Other states do this, with traffic offenses as civil instead of criminal penalties. Texas wouldn't be tilling new soil.

  4. @Lee, I'm definitely against that bill. I don't want them to criminalize any of my pastimes.

  5. @ Anonymous And if a person who cannot pay sits in jail, how will the fine be paid? Judges and Prosecutors need to stop being rubber stamp or assembly line in the punishment phase. There are plenty of options available like community service. Only jurisdictions that rely on the fine money for a revenue source would be against alternatives, and no jurisdiction should use fine money as a revenue source. Hell, fines should be the alternative to community service or whatever other punishment they dole out.

  6. So, @4:06 what 'services' will be denied those who don't pay their fines or do community service? Grits would argue that we shouldn't take their licenses away because without being able to drive, they won't be able to go to work to pay their fines or get to where they do community service.

    David White is right, they can't pay fines while sitting in jail, and there are other options. I just want to know what happens to those who don't comply with whatever sentence the court doles out.

    We seem to agree that we should try to keep people out of jail for "fine only" offenses but no one seems to have an answer as to what will motivate offenders to pay their fines or do their community service. Hell, if there are no consequences, I just plan to drive as I see fit and put any traffic tickets I get into the circular file!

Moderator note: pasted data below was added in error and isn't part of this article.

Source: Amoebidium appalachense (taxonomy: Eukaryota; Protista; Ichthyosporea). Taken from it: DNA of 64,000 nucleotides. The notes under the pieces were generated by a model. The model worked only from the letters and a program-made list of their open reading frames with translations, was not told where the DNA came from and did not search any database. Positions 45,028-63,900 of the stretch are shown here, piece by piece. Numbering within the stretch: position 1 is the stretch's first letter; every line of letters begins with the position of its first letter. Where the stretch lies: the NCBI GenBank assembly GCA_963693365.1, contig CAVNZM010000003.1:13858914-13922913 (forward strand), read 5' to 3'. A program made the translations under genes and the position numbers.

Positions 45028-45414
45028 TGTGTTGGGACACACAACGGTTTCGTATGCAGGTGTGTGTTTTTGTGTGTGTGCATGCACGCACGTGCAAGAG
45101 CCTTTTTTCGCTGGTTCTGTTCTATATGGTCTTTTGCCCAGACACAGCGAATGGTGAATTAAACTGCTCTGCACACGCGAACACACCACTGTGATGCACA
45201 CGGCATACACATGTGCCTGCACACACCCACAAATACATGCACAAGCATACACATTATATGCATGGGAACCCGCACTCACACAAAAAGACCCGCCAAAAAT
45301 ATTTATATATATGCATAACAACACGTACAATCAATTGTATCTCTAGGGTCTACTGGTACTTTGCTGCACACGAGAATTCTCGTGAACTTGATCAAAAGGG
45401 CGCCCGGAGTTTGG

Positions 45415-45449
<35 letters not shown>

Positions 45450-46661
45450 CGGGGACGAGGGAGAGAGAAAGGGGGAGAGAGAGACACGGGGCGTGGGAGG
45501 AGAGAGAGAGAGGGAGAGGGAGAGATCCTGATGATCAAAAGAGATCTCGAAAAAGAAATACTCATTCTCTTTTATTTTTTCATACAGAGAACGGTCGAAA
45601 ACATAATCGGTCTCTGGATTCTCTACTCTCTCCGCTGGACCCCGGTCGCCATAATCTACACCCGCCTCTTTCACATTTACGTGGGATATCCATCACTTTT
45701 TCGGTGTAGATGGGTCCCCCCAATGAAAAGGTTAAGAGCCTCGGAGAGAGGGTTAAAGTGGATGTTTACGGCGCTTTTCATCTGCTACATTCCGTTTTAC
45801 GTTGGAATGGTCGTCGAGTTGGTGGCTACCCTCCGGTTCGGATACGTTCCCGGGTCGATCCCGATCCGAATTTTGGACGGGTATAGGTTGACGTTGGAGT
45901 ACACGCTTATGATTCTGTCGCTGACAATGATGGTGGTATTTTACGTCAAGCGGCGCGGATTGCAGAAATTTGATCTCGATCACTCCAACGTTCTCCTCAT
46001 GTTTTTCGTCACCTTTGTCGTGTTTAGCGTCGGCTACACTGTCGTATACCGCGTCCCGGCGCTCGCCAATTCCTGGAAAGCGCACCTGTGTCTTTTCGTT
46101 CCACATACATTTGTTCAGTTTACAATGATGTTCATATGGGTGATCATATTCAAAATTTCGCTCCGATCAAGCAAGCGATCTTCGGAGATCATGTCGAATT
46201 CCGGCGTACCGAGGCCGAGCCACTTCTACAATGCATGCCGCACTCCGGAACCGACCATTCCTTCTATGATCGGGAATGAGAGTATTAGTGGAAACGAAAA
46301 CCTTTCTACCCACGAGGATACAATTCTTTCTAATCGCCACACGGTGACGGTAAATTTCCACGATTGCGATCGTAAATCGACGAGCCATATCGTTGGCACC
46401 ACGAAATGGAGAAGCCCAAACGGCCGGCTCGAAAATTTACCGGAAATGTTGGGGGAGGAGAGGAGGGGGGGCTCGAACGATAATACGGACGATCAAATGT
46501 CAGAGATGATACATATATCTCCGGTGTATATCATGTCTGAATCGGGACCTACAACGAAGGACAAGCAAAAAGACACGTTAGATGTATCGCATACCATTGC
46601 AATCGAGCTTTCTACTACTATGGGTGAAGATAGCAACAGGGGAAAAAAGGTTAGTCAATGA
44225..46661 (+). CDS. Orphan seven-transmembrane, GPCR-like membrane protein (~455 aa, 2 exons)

7. Seize assets from those that delight in being terminal "dead weighters" and eventually they will bless another state with their residency.

  8. Anon 12:01:00..that was an idiotic comment. Try to be productive.

  9. Without something more than finger wagging as a consequence, there will be no reason for people to report to community service either. And the bone heads thinking setting $25/hour as the payoff rate for minimum wage level community service of pushing a broom, picking up roadside trash, or even graffiti abatement should note that no matter how much the rate is, many just won't show without jail as a threat behind it. But my personal take is that community service should be the first resort for such offenses, no fine allowed since it's too easy for most responsible people to send in the payment, a few days work under the Texas sun might slow some habitual offenders down a notch or two.

  10. If anyone or anything ever needed independent oversight, its TDCJ. While its not that unusual for bureaucrats to be arrogant and think that they have unlimited power and are accountable to no one, TDCJ is the worst I've ever seen.

  11. Despite comments here, every substantive indication out there shows any bills weakening surcharges or vastly overhauling current criminal justice practices is essentially DOA as the legislature wastes tremendous amounts of time on bathroom bills and pensions of cities unable to handle their own business. My prediction is that over 90 to 95% of all CJ bills will not pass this session, those that do will be watered down to the point where most of us will ask ourselves why we bothered.

  12. Prison oversight might include acknowledgement of the preferred torture method by TDCJ guards-----bouncing the heads of inmates off concrete floors and restroom walls while their hands are handcuffed behind them. Perception is that the inmate's hair will hide the swelling and bruises-----and the neurological damage will be dealt with by the family that has to take care of an invalid years later.